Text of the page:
Rocking the Daisies Revives Its Rep

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By Tasneem Jacobs

This article is exclusive to the Online Edition 10 of VARSITY.


A festival goer poses inside a special photo area set up within the silent disco.
Image by Tasneem Jacobs

If you haven’t already been alerted by the flood of glitter-filled Instagram posts on your timeline, Rocking The Daisies just happened. The annual festival is a much anticipated weekend of music, camping and memory making with your homies. This year, however, RTD was off to a rocky start following the announcement that festival goers would be prohibited from bringing any liquids onto the grounds. The sudden replacement of rapper Goldlink with Aminé added more tension. This resulted in a large number of people opting to sell their ticket days before the festival. Amidst all of this controversy, those who opted not to attend wondered one thing about the festival – Was it worth it?


A group of RTD attendees all the way from Johannesburg.
Image by Tasneem Jacobs

As a first time Daisies attendee, I left with a definite feeling that my time and money spent there was not wasted. The festival was an amalgamation of sounds, colours, ethnicities, and interests; all of which merged together to form a cohesive atmosphere of togetherness. Musically, the three stages meant that there was a playlist for everyone. Hotel Soulection (my personal favourite stage) provided RnB and hip hop jams all weekend long, while the Oasis stage kept the trance and techno lovers fully satisfied. The live acts were also up to scratch vocally and with regards to stage presence. The entire crowd singing along to ‘Her’ by Majid Jordan was electrifying. “It was one of the best weekends of my life”, said UCT student Eva Da Costa. This was by and large the shared sentiment amongst those in attendance from Cape Town. “It was so much fun. I’m really glad I ended up coming”, said one festival goer who had saved up especially to attend RTD. The outliers in this consensus however, were those who had flown in from Johannesburg. Most agreed that the festival was a success, but felt that spending extra money on camping and flights was unnecessary. Many of the same acts played at Johannesburg based music festival In The City on Sunday October 8th.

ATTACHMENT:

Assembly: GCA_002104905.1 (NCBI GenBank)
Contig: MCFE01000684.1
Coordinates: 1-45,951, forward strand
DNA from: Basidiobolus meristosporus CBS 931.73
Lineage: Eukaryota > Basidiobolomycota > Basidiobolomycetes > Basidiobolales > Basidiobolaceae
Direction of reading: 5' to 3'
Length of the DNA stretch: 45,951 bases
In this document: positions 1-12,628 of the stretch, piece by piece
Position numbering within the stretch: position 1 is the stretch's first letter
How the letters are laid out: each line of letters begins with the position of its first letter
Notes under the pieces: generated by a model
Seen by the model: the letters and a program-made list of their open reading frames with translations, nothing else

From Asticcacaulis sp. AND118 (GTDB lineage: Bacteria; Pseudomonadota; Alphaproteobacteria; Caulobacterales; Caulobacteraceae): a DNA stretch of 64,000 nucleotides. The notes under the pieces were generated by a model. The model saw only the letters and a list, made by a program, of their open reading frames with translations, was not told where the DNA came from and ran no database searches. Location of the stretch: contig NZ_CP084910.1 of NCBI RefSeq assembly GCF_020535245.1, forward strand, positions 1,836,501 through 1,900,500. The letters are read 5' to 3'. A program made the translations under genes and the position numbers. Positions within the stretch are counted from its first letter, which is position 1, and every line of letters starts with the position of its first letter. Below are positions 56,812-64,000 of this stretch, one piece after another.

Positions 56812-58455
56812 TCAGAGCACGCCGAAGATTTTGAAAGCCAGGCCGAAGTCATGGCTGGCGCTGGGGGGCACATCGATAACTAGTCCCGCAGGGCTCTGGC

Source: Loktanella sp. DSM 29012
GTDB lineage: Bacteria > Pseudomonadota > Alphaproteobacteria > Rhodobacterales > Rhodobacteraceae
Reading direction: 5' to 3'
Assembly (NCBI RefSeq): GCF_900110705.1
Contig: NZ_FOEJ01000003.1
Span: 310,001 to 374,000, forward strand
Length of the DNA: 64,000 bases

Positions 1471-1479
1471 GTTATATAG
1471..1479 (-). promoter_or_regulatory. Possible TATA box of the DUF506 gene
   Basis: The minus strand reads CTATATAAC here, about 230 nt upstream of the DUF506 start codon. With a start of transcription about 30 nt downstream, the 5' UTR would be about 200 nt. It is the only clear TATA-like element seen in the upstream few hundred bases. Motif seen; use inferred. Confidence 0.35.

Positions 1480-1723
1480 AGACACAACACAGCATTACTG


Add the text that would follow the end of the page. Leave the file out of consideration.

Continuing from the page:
Regarding the alcohol ban, this was not as dire as predicted. Drinks were sold at reasonable prices and were served cold – a welcome reprieve from the stifling heat. More importantly, this rule had a direct effect on the number of blackout cases according to the Red Frogs present on site. This in turn lowered the rate of sexual assault cases reported. Festival creator George Avakian even confirmed that this year produced the least amount of litter and plastic waste in RTD history.


My advice for future festival goers is this: Don’t be tempted to sell your ticket on a whim. You might just find that you end up having a stellar experience. I know I did.

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